Police Kill Celebrating Red Sox Fan
Friday, October 22, 2004
BOSTON — A college student celebrating the Red Sox (search) come-from-behind victory over the New York Yankees (search) was killed after a police officer called in to control the rowdy crowd shot her in the eye with what was designed to be a non-lethal projectile.
Fifteen other people, including a police officer, suffered minor injuries in Boston's Kenmore Square (search) neighborhood early Thursday, after thousands of baseball fans spilled onto the streets near Fenway Park to celebrate the Red Sox winning the American League pennant at Yankee Stadium.
Victoria Snelgrove, a 21-year-old journalism major at Emerson College, was hit by a projectile fired by an officer on crowd-control duty. Snelgrove, of East Bridgewater, died of a head injury at Brigham and Women's Hospital later in the day.
Police Commissioner Kathleen O'Toole said officers were using projectiles "designed to break upon impact, dousing the target with (pepper-like) spray."
"While I firmly and emphatically accept responsibilities for any errors," O'Toole said at a news conference Thursday, "I also condemn in the harshest words possible the actions of the punks (Wednesday) night who turned our city's victory into an opportunity for violence and mindless destruction."
O'Toole and Mayor Thomas Menino pledged to fully investigate. Menino said he will seek cooperation from city colleges, bars in the Fenway Park neighborhood and the Boston Red Sox to help prevent future disturbances. He said he would press colleges to expel students found guilty of criminal conduct in the melee.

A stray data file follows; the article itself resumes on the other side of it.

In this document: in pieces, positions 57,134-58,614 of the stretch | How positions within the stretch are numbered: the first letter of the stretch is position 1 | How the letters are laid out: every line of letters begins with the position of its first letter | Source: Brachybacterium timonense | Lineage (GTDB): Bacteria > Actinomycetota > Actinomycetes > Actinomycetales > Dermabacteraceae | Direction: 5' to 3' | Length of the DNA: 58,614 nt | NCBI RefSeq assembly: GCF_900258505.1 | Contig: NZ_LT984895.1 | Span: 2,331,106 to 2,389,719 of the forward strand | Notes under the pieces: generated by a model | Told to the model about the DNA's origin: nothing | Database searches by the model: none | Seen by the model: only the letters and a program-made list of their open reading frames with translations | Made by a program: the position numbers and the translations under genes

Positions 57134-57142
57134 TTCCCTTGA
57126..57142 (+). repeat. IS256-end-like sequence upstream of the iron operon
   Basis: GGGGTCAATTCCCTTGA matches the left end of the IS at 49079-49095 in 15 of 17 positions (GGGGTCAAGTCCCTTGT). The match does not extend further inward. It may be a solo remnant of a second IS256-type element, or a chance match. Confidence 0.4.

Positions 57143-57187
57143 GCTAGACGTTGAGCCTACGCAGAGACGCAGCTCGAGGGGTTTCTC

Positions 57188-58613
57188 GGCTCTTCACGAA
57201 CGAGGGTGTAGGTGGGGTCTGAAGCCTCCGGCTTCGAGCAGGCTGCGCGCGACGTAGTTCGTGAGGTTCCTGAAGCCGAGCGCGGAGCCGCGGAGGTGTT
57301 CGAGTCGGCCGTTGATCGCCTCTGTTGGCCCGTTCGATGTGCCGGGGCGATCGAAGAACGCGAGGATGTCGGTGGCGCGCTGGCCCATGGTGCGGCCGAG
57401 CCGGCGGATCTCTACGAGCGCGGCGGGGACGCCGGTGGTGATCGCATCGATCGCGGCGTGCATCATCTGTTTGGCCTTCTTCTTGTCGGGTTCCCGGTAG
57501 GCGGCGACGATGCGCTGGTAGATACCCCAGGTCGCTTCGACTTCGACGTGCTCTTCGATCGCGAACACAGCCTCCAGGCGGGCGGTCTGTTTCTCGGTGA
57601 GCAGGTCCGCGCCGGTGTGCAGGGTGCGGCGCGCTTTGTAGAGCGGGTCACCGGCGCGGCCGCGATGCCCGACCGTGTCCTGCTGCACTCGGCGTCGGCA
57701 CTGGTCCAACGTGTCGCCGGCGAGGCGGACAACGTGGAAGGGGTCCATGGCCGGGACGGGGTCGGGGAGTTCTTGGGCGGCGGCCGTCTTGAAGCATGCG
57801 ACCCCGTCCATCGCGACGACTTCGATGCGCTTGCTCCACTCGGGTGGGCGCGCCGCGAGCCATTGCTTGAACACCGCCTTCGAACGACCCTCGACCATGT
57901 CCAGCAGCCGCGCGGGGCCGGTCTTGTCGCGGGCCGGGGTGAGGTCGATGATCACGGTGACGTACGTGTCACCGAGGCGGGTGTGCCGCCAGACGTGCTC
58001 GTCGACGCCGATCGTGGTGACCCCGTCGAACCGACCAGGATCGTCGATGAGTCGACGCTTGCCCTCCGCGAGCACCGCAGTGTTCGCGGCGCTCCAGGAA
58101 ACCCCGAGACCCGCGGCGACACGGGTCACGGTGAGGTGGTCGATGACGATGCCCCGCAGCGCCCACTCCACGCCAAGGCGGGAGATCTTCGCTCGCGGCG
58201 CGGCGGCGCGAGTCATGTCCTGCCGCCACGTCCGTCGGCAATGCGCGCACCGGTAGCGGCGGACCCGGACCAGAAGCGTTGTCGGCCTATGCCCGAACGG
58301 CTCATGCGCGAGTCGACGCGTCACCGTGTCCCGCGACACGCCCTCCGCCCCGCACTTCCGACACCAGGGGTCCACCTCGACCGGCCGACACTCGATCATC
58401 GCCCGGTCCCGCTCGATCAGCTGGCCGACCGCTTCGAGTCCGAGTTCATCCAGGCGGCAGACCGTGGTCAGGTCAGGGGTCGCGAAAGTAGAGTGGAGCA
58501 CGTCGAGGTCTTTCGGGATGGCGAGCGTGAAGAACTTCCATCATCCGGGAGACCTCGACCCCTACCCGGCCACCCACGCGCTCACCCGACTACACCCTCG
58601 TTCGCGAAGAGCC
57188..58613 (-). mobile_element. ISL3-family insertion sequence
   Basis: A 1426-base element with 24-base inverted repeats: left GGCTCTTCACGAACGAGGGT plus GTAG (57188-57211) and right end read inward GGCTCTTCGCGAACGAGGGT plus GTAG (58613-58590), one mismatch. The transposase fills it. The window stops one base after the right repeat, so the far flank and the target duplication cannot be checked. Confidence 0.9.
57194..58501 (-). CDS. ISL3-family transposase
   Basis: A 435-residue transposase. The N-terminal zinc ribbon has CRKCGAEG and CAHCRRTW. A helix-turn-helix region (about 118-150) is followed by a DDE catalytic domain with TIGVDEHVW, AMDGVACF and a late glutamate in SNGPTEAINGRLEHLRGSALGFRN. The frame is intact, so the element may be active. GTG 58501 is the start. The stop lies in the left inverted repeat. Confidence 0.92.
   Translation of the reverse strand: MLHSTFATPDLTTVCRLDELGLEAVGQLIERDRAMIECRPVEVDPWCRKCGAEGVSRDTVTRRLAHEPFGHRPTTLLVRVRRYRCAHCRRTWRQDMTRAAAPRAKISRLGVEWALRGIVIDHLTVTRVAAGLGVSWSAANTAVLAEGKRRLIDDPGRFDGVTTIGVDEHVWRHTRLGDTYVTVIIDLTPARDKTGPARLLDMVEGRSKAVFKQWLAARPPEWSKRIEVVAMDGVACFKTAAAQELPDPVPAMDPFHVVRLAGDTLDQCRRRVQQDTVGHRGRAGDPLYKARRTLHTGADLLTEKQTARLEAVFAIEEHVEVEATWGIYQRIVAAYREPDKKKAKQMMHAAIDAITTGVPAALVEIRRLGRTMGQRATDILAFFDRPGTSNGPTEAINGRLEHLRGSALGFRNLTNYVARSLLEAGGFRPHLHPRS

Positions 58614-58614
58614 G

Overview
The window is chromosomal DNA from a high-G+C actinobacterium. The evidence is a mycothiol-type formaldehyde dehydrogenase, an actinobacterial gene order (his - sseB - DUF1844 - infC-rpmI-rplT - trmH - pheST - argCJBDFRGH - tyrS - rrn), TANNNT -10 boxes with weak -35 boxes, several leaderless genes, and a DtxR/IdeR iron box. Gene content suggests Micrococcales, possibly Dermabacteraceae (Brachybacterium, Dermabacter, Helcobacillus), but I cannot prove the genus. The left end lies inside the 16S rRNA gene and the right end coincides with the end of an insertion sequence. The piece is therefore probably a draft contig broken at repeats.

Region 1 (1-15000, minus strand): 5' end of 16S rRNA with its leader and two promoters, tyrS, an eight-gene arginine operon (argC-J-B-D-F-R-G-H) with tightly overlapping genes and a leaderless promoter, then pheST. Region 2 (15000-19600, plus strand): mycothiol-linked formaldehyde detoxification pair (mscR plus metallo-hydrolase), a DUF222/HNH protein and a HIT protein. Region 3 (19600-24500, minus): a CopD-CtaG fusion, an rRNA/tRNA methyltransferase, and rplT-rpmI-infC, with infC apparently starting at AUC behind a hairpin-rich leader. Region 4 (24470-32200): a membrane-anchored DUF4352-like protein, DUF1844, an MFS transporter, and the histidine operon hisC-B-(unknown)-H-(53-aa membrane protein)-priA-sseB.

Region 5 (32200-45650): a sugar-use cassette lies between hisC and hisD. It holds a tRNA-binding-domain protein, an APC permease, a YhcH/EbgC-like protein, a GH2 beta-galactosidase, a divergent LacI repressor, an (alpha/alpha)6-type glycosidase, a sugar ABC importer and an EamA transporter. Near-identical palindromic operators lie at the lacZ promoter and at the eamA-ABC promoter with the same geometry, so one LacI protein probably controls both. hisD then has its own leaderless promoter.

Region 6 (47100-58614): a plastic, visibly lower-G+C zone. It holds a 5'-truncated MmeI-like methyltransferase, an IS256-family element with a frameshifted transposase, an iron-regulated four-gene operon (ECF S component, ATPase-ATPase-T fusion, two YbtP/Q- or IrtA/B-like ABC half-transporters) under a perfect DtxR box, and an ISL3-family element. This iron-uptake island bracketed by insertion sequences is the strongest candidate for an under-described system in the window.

Rick Snelgrove expressed outrage and said his daughter did nothing wrong. Standing outside the family home, he held up a photograph of his smiling daughter.
"What happened to her should not happen to any American citizen going to any type of game, no matter what," he said. "She loved the Red Sox. She went in to celebrate with friends. She was a bystander. She was out of the way, but she still got shot. Awful things happen to good people. My daughter was an exceptional person."
Early Thursday, several small fires were set and numerous fights broke out. Boston police reported eight arrests, mostly for disorderly conduct, though one arrest was for assault and battery on a police officer.
City officials had announced there would be a heavy police presence in Kenmore Square for the history-making victory by the Red Sox, who came back from 3-0 deficit to advance to the World Series.
The city had been caught understaffed when riots broke out after the New England Patriots' Super Bowl win Feb. 1, when one person was killed and another critically injured when a vehicle plowed into a crowd of revelers.
Elsewhere Thursday, 29 people were arrested at the University of Massachusetts at Amherst after revelers threw beer cans and flaming toilet paper at police. And at the university's Dartmouth campus, about 2,000 people had to be dispersed by police using stun grenades.
In New Hampshire, police made about 15 disorderly conduct arrests as crowds swarmed the campus of Plymouth State University and surrounding neighborhoods.
Common sense is a wonderful thing...it's just not common.